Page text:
“ Thus he lived and sojourned among us, and as he lived, so he died, feeling in his last moments the same eternal power that had raised and preserved him.”

Instead of the first association of Quakers "being mostly composed of visionary fanatics, and of persons that really seemed to be disordered in their brains,” William Penn, in his aforesaid preface, gives the names of a number of eminent men who became members of this society, and who were instrumental with many others, in spreading and propagating the doctrines which they had espoused, and also of establishing a discipline and church government which

must be allowed to be a compact and well-regulated system of good order.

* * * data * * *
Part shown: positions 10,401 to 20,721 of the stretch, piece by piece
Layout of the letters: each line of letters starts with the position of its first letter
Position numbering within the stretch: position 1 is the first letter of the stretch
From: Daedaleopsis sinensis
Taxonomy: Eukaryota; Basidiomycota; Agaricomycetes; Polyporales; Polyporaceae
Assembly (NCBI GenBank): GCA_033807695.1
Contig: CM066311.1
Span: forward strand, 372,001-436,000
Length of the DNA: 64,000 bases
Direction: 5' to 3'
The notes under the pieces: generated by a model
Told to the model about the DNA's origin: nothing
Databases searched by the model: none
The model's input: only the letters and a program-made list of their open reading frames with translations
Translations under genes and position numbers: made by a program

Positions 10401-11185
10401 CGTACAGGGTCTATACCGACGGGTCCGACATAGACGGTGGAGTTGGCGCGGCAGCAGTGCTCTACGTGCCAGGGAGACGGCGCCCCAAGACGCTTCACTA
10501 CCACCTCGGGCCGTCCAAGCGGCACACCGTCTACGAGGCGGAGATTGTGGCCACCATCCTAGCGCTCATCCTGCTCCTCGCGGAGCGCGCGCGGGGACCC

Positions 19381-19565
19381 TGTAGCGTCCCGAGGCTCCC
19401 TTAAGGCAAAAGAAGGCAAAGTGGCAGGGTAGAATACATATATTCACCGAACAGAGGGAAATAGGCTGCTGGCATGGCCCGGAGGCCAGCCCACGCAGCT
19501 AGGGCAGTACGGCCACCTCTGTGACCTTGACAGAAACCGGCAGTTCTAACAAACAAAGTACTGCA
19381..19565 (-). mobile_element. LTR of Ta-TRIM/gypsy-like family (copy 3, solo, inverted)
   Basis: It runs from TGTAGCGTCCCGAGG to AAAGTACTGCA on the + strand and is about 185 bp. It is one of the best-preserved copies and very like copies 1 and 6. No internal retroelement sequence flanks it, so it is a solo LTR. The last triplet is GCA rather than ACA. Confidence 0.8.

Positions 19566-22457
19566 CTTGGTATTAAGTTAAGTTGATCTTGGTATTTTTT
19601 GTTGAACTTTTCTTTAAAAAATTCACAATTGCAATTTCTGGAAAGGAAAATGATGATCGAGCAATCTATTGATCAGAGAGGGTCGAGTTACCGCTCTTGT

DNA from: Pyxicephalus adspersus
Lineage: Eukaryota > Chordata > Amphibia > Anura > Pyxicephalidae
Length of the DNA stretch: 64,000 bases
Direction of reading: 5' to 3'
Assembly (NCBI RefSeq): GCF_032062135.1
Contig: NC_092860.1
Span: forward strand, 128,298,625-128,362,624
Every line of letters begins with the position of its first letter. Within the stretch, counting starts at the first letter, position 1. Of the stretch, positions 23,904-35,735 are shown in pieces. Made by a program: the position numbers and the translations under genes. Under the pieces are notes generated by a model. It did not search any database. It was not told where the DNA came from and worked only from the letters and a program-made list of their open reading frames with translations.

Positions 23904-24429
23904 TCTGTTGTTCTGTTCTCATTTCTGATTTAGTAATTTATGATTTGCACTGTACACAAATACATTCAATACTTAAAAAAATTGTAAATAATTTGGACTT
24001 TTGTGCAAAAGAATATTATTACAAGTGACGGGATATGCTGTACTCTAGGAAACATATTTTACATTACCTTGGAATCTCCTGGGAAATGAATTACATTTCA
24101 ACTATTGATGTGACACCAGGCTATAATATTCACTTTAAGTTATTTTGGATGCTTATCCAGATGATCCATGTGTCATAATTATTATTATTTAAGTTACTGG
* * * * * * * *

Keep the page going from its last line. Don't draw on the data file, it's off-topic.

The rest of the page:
The charge of their “ running like bacchanals through the towns and villages, declaiming against episcopacy, presbyterianism, and every fixed form of religion, &c. trampling upon the laws, and making use of their pretended inspirations to excite the most vehement commotions both in church and state," and divers other scandalous aspersions, we deny.

That tumults were raised by their opposers, is very true, and also that they refused complying with laws which they conceived as violating the rights of conscience; but that in any one instance they offered violence to the person of